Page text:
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  • Writer's pictureAndrew Laird

Six lessons on leadership from the Ryder Cup

Updated: Apr 6, 2021

Writing for Pioneers Post, Mutual Ventures Director Andrew Laird comments on the lessons we can all draw from the Ryder Cup.

If you follow golf you will know that the European team have just retained the Ryder Cup with a convincing win over their American counterparts. There was a fantastic show of leadership dos and don’ts – something all entrepreneurs, managers and founders should take away from the event.

Golf is usually a very individual sport but once every two years the best players from Europe and the US come together to compete against each other in a team format. It makes for an interesting case study as these players are used to playing against each other rather than as part of a team. As a result the approaches of the two “captains” (usually ex-golfers who are more like football managers really) come under close scrutiny.

The aftermath of the tournament has seen huge praise heaped on the European captain Paul McGinley whist the American captain, Tom Watson, an altogether more celebrated golfer in his day, has come in for some stinging criticism – even from his own players.

So what made McGinley such a good leader? I give my own view below in the form of three key behaviours that I think are highly relevant to anyone running an organisation where much depends on getting the best out of your team.

Really get to know your team. Knowing what makes each member of your team tick was critical for Captain McGinley. He made sure he knew how his players liked to prepare to play. He knew which ones could handle multiple rounds of golf in succession and which ones preferred rest time to be at their best. He got to know what made each of them tick and thought about how he could accommodate their preferences within the team environment. He kept this engagement going throughout the tournament so he could adjust to any changes in circumstance.

Because of this attention each player felt valued. and they also felt like they owed it to the captain to make a positive contribution given his efforts. This seems obvious but most organisational leaders feel too busy or too over-whelmed by the constant nagging of their to-do list to spend time really engaging and listening to staff. This certainly rings true for public services when one considers the case of the Mid-Staffordshire Hospital Trust and the emphasis on staff engagement that has followed (including the recent Chris Ham report). Staff are a hugely important source of information for leaders who are struggling to make important decisions.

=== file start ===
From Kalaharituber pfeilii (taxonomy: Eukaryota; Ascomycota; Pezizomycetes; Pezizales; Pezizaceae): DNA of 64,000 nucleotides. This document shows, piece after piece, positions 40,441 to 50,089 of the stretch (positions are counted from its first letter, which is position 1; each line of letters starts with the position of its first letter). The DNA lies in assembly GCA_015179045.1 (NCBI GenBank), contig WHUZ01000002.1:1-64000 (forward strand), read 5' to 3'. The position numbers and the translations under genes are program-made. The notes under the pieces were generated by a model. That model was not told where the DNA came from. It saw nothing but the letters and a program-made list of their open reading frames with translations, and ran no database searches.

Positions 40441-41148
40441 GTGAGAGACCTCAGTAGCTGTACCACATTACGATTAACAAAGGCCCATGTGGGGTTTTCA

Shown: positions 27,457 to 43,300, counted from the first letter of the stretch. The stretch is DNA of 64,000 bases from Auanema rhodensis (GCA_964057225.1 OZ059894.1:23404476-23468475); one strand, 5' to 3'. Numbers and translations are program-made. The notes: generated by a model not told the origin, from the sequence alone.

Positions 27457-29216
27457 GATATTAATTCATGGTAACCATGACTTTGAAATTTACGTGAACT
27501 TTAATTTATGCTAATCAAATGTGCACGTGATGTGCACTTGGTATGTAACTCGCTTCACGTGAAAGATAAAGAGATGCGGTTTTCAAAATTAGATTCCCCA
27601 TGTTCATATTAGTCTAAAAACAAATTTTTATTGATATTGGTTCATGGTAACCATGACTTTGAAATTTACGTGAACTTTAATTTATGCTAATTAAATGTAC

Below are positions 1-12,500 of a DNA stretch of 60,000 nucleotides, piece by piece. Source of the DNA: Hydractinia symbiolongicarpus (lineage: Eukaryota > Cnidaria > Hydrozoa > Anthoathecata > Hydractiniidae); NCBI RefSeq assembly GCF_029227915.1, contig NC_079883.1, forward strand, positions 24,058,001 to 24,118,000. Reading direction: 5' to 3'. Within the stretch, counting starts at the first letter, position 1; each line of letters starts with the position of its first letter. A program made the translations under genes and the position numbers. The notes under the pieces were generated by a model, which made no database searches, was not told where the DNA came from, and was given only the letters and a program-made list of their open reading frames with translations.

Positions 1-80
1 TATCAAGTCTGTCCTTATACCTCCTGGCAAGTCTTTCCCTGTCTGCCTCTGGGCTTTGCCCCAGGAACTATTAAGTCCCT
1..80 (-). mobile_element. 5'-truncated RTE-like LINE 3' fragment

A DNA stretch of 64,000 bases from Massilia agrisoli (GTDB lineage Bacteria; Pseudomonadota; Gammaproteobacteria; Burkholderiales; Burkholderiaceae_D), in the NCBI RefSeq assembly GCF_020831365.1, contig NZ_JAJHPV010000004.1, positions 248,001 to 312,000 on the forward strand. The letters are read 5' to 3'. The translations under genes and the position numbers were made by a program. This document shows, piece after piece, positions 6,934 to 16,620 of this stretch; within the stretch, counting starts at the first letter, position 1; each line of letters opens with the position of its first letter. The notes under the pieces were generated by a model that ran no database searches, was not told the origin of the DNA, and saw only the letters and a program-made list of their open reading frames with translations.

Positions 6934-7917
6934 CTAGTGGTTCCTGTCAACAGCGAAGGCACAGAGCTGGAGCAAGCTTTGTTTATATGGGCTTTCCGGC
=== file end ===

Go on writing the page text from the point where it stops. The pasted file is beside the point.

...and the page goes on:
Empower and trust your team. This was critical. One of the key variables for both Ryder cup captains was how the rookies (those playing in the Ryder cup for the first time) responded to the pressure cooker environment. Captain McGinley identified this early and months before the tournament he paired his rookies up with more experienced members of the team who spent time with them in the leading up to the tournament and acted as their mentor. They then played as a pair in the tournament itself. This delegation not only helped the rookies but gave the senior players involved real purpose and a role in the team that was bigger than just their own performance.

No leader or manager can possibly do it all themselves. Giving members of your team responsibility outside their normal remit not only eases the pressure on the leader but gives a real sense of purpose to those who are empowered.

Attention to detail creates the right environment. leaving no stone unturned in your efforts to create an environment where your team can (and indeed strive to) perform at their best. McGinley had thought of everything from the inspirational imagery and quotes which were on the wall in the team room to what sort of beds the players usually slept in – he had thought about it and had it covered. The British Cycling team are very open about how this approach leads to small “marginal gains”, which when added up make the difference between success and a disappointing time for all.

Too many leaders rely on their natural ability to “wing it” – leaving everything to the last minute and even allowing themselves a congratulatory pat on the back when they get something done in the nick of time. This is not a good approach (or example to set) if you are hoping to get the best out of your team. Really successful leaders plan meticulously. When things work out others might think its luck – but they know that their own attention to detail had already tilted the odds in their favour.

Needless to say, very few people (and certainly not me!) master all of this. But watching the great performance of the European team at the weekend has made me think about how we can try and embed these behaviours in our own organisation and in the organisations we support.


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